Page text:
This is an Insecure Writer’s Support Group post. Once a month, authors from all over come together and post in a hop where it’s safe to admit that this writing job has its bad days. There will be listicles, support, and digital shoulders to lean on.
To sign up for the hop yourself go here. And don’t forget to stop by and show some love to the co-hosts: Olga Godim, Chemist Ken, Renee Scattergood and Tamara Narayan. The Insecure Writer’s Support Group is also on Twitter and Instagram, in case you were wondering.
Whoever from IWSG is tuning into my brainwaves, if you could tune right back out that would be a lot more comfortable for all of us. I have been feeling a bit rainy lately, and then along comes the IWSG asking: When your writing life is a bit cloudy or filled with rain, what do you do to dig down and keep on writing?
It started me wondering whether writers typically suffer an end-of-winter slump? I know I am feeling particularly slumpy.
I don’t know about “dig down and keep on”. That sounds much more staunch and gritty than I really am. I do have a few steps that I follow to get myself out of the blue periods. Sometimes the first step works, and I’m off again. Sometimes I have to use several steps, or all of them. If they sound helpful, feel free to steal them for your own dark times. We’re all in this together.
Step one: Accept that rainy times happen. No really, they do. No matter how mature or well adjusted I think I am. Life happens. Perhaps for no reason, other than that it’s been a while and my hormones feel like slapping me upside the heart. It’s okay for there not to be a reason. I don’t have to pretend I need one.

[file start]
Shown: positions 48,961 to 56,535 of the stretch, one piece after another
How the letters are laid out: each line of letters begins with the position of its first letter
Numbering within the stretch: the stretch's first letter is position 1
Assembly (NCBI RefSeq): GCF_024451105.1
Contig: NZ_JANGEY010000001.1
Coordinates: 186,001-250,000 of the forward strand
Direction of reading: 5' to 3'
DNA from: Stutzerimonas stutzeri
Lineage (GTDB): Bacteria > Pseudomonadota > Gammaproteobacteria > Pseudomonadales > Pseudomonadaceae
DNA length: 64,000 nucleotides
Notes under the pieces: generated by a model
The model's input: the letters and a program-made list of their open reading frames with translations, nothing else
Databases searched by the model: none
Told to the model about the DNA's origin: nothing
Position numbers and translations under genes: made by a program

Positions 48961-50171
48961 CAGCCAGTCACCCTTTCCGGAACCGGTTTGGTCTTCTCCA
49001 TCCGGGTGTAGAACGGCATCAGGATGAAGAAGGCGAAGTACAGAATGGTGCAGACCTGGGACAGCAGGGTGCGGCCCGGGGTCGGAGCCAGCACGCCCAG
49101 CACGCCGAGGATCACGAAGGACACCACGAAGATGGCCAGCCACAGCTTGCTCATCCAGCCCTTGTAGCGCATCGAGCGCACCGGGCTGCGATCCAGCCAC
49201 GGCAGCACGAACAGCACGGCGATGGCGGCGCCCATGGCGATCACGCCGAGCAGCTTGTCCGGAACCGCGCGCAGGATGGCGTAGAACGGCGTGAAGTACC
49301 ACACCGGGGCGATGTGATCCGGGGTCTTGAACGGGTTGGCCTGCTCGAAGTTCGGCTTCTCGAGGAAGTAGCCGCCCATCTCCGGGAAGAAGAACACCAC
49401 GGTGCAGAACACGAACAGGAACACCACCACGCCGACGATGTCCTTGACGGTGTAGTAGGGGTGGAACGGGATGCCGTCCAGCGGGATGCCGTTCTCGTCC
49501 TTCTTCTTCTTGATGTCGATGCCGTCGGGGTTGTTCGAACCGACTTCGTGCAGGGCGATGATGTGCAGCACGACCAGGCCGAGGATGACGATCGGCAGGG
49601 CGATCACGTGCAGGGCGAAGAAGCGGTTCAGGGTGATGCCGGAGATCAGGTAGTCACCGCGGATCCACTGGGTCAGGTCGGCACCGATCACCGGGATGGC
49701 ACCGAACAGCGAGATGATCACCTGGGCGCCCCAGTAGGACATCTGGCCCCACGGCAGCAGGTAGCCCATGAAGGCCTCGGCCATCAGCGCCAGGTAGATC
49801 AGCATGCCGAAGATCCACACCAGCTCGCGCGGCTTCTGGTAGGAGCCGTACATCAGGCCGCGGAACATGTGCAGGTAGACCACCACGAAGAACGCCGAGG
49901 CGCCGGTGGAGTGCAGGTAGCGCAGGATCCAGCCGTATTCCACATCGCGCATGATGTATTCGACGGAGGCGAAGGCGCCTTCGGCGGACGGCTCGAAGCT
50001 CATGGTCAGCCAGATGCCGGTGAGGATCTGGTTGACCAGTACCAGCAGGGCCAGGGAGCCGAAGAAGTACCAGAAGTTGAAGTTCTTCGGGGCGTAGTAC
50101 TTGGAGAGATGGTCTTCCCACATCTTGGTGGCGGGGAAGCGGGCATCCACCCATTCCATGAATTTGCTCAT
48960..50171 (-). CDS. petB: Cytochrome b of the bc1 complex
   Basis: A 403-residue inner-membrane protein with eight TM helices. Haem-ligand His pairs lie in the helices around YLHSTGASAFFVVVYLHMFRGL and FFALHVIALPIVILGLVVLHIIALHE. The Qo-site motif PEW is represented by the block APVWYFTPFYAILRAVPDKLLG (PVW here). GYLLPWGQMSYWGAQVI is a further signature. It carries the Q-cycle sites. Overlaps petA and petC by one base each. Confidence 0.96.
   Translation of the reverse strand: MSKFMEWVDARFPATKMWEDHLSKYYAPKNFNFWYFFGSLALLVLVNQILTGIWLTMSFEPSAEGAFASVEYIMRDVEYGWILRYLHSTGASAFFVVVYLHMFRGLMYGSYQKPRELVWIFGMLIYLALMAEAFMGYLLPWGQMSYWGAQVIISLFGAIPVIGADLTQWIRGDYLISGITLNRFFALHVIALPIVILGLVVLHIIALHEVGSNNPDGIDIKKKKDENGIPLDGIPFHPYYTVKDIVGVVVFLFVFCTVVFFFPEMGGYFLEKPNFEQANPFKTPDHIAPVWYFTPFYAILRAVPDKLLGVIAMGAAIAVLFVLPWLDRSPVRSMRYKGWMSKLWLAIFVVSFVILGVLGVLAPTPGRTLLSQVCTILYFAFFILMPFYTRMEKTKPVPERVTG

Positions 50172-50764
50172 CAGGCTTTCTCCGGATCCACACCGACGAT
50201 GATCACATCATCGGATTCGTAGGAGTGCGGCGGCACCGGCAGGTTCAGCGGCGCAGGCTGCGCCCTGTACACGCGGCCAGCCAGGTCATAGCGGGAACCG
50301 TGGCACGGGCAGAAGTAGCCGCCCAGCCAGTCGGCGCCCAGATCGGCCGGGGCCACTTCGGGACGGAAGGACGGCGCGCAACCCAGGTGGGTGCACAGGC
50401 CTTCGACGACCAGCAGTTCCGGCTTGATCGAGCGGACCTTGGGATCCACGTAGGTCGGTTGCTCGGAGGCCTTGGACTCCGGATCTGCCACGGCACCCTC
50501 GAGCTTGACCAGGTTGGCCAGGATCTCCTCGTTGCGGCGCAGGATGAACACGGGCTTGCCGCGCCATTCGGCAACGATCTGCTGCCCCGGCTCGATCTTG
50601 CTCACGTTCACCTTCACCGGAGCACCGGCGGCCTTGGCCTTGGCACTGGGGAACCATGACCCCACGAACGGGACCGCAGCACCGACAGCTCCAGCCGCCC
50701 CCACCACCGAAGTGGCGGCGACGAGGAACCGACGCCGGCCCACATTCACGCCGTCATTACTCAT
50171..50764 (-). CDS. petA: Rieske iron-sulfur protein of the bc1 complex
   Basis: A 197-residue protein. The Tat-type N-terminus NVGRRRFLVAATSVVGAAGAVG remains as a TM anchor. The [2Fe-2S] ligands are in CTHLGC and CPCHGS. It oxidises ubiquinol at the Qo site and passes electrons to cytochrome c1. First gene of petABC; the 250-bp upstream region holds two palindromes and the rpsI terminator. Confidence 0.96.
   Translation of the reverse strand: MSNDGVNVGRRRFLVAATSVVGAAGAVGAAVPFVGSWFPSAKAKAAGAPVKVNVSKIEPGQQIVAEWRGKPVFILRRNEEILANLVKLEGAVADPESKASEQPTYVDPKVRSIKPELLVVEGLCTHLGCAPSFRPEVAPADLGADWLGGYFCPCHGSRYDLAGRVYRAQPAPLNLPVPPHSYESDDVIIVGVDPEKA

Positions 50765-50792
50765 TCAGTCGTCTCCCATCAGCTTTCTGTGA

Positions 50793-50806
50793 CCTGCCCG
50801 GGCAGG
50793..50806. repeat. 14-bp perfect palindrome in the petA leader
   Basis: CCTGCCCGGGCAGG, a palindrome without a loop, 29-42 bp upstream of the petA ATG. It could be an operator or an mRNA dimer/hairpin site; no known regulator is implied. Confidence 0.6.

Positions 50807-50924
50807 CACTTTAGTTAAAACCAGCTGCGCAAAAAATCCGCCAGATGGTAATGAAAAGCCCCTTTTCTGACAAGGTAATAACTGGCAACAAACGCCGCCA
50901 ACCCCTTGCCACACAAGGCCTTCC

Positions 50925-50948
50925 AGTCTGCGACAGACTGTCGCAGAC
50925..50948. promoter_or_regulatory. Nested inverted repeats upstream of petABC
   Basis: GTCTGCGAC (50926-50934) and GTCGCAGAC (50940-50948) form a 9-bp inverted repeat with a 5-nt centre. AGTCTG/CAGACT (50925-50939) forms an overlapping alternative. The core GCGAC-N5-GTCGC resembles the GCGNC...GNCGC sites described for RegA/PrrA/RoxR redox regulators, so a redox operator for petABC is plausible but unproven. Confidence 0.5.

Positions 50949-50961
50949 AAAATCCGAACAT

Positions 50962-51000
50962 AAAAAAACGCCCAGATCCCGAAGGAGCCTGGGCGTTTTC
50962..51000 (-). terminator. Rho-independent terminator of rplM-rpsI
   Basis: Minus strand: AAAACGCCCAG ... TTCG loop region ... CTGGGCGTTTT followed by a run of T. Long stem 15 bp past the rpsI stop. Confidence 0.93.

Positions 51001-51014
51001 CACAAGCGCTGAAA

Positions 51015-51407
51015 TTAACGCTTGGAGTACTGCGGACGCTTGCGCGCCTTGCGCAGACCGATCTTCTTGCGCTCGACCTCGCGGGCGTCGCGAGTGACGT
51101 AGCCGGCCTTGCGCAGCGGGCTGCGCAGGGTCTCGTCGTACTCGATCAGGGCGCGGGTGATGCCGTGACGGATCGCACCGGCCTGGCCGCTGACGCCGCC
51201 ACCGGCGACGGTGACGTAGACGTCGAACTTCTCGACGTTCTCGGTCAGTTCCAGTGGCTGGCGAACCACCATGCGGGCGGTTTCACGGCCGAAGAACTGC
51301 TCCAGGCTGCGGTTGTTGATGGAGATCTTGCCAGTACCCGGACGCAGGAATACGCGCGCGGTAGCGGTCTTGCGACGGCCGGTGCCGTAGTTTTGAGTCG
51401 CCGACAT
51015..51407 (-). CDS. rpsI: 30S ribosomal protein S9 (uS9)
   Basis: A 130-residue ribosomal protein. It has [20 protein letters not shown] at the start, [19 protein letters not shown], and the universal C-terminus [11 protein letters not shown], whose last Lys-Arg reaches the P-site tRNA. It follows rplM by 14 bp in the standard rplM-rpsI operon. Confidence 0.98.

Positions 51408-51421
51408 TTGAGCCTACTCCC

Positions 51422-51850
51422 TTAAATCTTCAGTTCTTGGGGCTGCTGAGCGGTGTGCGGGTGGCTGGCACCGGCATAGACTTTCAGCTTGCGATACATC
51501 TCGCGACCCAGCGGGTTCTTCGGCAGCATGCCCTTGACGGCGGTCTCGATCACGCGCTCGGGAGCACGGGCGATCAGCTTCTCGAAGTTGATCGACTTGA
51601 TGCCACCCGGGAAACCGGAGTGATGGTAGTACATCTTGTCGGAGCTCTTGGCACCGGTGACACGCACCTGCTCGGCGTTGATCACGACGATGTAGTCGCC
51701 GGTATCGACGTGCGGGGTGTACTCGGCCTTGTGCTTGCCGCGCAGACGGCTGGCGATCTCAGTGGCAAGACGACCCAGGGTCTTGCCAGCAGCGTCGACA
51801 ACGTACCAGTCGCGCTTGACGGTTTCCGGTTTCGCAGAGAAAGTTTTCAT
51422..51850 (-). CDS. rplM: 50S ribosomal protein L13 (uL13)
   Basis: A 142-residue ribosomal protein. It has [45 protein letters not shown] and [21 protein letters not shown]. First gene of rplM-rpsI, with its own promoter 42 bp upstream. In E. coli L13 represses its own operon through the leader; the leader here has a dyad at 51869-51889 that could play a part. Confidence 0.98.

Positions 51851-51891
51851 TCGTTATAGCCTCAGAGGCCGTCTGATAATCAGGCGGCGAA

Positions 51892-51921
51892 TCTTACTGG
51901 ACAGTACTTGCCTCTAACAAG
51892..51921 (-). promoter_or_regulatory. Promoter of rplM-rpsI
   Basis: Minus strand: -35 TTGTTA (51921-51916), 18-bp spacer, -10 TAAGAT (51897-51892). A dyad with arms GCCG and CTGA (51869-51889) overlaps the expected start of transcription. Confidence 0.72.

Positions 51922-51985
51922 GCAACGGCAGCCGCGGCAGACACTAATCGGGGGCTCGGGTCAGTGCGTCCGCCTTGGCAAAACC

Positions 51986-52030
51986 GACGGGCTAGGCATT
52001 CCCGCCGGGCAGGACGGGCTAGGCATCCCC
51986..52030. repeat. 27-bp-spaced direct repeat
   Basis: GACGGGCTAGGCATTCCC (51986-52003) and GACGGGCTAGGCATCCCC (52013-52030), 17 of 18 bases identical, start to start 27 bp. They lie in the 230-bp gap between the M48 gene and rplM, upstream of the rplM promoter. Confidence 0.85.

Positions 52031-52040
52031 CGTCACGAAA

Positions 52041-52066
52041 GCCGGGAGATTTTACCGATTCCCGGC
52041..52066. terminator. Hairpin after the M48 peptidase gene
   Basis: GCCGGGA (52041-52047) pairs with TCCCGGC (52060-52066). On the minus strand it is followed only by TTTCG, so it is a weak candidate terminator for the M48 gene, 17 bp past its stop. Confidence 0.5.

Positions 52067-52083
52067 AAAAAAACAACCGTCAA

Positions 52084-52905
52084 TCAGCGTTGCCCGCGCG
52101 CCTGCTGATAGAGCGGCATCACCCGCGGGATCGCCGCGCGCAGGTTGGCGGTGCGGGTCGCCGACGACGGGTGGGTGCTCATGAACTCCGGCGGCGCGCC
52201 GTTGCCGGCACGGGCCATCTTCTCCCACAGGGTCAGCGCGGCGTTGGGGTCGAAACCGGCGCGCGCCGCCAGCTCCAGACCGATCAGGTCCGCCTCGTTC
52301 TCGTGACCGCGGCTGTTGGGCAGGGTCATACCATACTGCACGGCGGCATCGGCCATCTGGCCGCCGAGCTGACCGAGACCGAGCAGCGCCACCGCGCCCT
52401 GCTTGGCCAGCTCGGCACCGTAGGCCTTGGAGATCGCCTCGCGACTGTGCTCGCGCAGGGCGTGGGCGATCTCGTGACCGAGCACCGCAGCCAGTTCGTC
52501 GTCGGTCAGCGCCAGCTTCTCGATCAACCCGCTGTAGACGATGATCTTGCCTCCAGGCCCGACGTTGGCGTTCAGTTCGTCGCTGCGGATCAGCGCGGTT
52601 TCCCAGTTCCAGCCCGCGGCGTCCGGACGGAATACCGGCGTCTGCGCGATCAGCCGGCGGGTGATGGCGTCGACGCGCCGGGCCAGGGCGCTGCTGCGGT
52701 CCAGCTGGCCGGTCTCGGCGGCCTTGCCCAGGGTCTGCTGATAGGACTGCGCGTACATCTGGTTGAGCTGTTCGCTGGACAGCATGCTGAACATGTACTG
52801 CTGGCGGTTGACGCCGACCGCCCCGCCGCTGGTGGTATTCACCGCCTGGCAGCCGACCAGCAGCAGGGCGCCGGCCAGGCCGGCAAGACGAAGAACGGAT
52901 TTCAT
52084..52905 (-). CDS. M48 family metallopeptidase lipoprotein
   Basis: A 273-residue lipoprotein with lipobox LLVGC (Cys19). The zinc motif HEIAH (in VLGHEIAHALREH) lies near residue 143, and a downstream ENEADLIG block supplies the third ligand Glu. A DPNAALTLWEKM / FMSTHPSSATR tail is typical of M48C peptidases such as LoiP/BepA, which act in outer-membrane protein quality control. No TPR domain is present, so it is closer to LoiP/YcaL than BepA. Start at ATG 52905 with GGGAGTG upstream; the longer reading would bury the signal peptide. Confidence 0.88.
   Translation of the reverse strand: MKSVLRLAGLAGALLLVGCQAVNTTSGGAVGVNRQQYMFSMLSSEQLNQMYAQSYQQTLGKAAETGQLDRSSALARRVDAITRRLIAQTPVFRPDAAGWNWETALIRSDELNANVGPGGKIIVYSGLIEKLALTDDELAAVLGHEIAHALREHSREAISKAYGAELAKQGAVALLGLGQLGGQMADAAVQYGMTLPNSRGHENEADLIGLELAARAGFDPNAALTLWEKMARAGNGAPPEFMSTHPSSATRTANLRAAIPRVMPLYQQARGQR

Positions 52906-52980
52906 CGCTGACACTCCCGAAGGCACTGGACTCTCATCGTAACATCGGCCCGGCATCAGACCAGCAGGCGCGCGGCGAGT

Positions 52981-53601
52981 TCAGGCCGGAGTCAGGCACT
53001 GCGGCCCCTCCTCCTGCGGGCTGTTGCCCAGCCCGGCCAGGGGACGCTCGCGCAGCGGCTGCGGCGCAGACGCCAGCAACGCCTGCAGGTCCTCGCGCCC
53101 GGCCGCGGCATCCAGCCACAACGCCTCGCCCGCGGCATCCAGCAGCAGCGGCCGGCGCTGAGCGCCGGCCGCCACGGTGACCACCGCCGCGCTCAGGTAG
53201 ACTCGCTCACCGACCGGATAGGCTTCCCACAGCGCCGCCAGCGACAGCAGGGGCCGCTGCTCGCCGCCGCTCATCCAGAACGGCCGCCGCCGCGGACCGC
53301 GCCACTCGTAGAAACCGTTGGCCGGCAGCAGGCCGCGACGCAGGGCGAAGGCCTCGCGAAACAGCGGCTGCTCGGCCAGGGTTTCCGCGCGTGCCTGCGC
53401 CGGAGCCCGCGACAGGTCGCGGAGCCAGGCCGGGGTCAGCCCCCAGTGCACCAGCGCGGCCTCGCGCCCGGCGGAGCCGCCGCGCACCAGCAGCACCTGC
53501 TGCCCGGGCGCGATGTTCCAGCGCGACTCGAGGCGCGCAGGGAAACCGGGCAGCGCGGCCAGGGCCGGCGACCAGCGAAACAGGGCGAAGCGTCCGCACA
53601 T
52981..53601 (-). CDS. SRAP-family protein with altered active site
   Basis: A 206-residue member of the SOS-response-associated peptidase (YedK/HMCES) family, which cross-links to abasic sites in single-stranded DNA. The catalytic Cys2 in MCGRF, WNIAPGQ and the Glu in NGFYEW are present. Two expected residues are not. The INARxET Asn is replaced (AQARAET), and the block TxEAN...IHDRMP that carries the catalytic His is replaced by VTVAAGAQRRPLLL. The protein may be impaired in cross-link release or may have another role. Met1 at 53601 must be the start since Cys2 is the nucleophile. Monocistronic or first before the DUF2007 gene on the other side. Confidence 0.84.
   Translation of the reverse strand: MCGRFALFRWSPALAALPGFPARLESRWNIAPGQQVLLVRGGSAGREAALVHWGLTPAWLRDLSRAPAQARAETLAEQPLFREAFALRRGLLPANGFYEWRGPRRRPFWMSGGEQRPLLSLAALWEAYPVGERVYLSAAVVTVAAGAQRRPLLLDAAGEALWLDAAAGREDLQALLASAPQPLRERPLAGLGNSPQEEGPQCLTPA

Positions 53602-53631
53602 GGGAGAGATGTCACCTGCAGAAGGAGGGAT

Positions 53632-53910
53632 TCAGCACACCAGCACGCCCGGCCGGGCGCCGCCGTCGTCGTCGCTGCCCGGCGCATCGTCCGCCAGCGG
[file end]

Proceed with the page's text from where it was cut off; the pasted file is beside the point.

Step two: take a break. No writing for a little while. If the voice inside won’t stop telling me how awful everything I’m trying to write is, it’s time for a break. Fifth rejection in a row, or a manuscript that didn’t even make it to the final round of a RWA contest . . . time for a cooling-off period from the doubtful voice that sings the same old tune over and over.
Step three: Deliberately look up all of the things I’ve done right. Dig out that old critique feedback that was so nice. Look up my name in the one RWA contest that I did place in. Reject the idea that the good things are few and far between. There’s that little voice again, and I’m going to ignore it AGGRESSIVELY.
Step four: Read something funny. My poison of choice is Terry Pratchett. Watch something sweet, or inspiring. Enchanted (from the gif above) is a fantastic choice for this. Take a walk. Sunshine preferred, but I’ll take what I can get.
Step five: repeat as needed.